Nightly News   |  August 22, 2013

Hannah on social media: ‘It just helps me grieve’

Kidnap victim Hannah Anderson spoke exclusively to NBC News about her ordeal, explaining why she posted photos and messages online within days of being rescued in the Idaho wilderness, and describing the letters she wrote to James DiMaggio. NBC’s Kate Snow reports.

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This content comes from Closed Captioning that was broadcast along with this program.

>>> we are hearing more tonight from hannah anderson, the 16-year-old held hostage in the idaho wilderness for nearly a week by a family friend. she spoke out exclusively to nbc news and tonight a lot of people are reacting to her story. nbc's kate snow has our report from san diego tonight.

>> it's kind of hard, but i'm hanging in there.

>> reporter: it's been less than three weeks since hannah anderson was abducted by family friend james di naimaggio.

>> this gentleman that was a friend of ours for a long time has taken everything.

>> reporter: hannah had no idea there was an amber alert across the west.

>> i love her dearly.

>> reporter: she didn't know dimaggio had killed her mother and 8-year-old brother ethan.

>> i had a really big heart and --

>> reporter: the family had clearly trusted the man they called uncle jim at his burned-out home, letters were found.

>> the letters were from like a year ago when me and my mom weren't getting along very well. me and him would talk about how to deal with it.

>> reporter: dimaggio would often give hannah rides to and from activities. that, she explains, is why the two exchanged 13 text messages on the day of her kidnapping.

>> he was picking me up from cheer camp and he didn't know the address.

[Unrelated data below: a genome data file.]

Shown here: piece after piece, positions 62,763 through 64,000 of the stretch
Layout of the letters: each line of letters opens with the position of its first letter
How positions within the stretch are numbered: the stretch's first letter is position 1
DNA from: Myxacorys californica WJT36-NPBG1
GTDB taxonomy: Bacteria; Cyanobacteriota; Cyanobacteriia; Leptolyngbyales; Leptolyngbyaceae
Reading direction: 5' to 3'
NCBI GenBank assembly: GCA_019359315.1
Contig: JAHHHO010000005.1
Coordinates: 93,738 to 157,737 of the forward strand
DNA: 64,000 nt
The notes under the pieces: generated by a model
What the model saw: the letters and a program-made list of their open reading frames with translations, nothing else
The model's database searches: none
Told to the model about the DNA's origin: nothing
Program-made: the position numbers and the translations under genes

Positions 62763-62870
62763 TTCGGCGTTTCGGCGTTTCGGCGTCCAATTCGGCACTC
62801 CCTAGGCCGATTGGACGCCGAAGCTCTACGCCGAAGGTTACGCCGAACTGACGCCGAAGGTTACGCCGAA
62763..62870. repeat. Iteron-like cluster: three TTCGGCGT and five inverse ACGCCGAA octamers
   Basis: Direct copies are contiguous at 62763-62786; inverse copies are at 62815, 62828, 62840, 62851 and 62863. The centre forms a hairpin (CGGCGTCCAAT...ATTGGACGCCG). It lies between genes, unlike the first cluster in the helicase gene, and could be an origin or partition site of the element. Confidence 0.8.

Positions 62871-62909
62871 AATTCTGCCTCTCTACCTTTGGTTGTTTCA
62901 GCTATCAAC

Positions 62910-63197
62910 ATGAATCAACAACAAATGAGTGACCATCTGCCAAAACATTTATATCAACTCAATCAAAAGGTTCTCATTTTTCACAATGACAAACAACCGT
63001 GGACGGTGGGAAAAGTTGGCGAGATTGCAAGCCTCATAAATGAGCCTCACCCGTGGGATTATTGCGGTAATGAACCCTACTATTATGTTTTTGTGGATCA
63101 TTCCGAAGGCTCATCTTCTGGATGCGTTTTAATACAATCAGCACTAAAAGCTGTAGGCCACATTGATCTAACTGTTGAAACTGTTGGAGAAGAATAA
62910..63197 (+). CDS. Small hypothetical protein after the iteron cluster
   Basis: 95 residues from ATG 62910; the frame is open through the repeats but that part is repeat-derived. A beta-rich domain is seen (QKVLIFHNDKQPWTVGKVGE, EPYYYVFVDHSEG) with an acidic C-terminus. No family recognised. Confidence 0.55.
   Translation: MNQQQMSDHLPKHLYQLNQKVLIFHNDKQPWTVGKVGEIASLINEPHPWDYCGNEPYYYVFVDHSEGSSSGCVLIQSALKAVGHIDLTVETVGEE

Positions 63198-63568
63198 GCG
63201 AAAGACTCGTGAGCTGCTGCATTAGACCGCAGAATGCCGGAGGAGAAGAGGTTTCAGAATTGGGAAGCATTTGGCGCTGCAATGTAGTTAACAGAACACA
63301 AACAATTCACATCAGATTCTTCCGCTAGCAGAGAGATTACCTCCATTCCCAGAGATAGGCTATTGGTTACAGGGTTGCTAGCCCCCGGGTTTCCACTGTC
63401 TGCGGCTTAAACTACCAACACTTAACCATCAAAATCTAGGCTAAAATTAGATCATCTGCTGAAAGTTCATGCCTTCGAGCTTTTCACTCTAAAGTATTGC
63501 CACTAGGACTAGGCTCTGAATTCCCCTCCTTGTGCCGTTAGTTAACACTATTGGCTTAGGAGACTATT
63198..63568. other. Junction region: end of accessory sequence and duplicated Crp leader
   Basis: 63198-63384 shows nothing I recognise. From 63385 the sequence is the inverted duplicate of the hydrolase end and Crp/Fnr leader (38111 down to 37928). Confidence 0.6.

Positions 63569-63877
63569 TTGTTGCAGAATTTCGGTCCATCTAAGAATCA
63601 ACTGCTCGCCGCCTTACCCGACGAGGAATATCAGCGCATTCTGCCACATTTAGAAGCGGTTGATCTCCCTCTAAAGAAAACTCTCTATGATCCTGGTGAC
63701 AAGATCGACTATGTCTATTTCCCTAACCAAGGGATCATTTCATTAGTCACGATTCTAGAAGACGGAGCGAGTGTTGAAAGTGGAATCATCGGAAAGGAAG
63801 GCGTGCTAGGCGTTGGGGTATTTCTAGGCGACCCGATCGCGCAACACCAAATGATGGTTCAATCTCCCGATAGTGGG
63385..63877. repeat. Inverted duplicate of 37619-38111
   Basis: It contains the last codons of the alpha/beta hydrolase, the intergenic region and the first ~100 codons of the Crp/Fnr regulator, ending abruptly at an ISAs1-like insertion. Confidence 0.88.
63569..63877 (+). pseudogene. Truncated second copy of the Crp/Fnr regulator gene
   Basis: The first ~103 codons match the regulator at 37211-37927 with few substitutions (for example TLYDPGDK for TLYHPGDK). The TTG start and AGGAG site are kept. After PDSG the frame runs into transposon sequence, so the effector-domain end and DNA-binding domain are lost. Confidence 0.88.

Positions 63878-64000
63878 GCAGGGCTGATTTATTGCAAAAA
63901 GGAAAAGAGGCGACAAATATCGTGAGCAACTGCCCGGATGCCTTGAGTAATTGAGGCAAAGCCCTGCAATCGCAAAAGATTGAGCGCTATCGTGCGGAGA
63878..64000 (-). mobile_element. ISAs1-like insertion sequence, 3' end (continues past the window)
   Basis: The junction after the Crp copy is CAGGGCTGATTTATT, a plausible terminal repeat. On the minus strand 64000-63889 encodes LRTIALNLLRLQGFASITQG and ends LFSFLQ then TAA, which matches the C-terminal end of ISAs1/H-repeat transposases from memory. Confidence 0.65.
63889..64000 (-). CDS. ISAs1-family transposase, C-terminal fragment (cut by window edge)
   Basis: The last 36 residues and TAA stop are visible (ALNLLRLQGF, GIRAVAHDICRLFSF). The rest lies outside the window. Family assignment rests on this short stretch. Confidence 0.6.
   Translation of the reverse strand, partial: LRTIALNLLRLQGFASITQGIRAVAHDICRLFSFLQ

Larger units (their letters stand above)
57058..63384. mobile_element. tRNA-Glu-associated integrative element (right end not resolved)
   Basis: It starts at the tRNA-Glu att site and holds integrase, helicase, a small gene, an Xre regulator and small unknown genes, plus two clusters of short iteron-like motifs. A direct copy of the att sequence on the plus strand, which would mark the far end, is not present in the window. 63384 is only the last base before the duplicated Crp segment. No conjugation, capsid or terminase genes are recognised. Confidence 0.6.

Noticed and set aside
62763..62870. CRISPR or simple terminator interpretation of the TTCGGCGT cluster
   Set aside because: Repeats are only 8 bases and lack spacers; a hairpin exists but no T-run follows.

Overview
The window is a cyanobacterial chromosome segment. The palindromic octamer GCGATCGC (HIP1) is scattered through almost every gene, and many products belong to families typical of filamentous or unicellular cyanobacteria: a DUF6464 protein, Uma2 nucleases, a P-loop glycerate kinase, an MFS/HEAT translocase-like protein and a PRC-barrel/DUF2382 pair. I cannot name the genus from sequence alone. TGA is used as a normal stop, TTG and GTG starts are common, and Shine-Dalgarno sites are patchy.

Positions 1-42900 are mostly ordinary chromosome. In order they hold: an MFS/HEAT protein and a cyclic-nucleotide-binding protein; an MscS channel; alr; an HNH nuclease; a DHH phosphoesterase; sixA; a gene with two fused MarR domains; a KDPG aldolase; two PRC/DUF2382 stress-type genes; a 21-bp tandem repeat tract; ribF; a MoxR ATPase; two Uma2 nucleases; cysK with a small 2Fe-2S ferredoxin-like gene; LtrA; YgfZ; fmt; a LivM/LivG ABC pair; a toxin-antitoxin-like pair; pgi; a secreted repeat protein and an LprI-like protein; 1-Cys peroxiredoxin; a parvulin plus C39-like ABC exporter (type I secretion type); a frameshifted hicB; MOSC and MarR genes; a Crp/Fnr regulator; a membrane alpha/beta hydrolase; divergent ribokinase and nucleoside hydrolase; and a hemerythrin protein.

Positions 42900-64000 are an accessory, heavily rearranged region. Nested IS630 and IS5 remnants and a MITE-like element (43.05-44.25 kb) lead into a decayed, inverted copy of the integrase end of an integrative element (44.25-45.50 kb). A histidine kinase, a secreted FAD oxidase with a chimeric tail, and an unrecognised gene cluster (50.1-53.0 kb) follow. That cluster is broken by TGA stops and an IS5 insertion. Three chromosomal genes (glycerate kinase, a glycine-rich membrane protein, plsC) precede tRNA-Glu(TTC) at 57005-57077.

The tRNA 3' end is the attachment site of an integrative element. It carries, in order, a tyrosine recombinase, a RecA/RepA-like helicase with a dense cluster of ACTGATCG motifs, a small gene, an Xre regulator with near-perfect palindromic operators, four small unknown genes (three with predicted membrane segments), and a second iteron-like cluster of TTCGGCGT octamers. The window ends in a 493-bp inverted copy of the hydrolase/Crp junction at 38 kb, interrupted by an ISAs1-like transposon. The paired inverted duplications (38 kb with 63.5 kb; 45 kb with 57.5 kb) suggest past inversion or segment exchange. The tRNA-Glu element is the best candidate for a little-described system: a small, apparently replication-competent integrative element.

>> reporter: but after picking her up, he drove her to this remote part of idaho where a group of horseback riders saw the odd couple and alerted authorities.

>> i don't know if we saved her life. i know we set the stage for somebody else to save her life.

>> i'd like to say thank you because, without them, i probably wouldn't be here right now.

>> reporter: within days, hannah appeared at a car wash fund-raiser for her family, posted photos and messages online.

>> it just helps me grieve, like post pictures and to show how i'm feeling and i'm a teenager. i'm going to go on it.

>> reporter: but that opened her up to judgment from complete strangers.

>> i didn't know people could be so cruel. they don't really know the story so they kind of have their own opinion on what they hear.

>> reporter: even today while some offered prayers after seeing hannah on the "today" show, many were except skeptic skeptical.

>> she says her mother raised her to be strong.

>> if i can get through this, i'm sure i can get through a lot more.

>> reporter: when we asked what she's learned, she hints at pain and regret.

>> to just not hold a grudge because you never know when someone can be gone.

>> reporter: hannah says she's getting ready to go back to high school the day after labor day . it will be overwhelming, she says, because so many people now know her story and are so vocally critical of her. but she says her friends have her back, and, lester, one thing she emphasized is she does not want anyone to see her as a victim but as a survivor.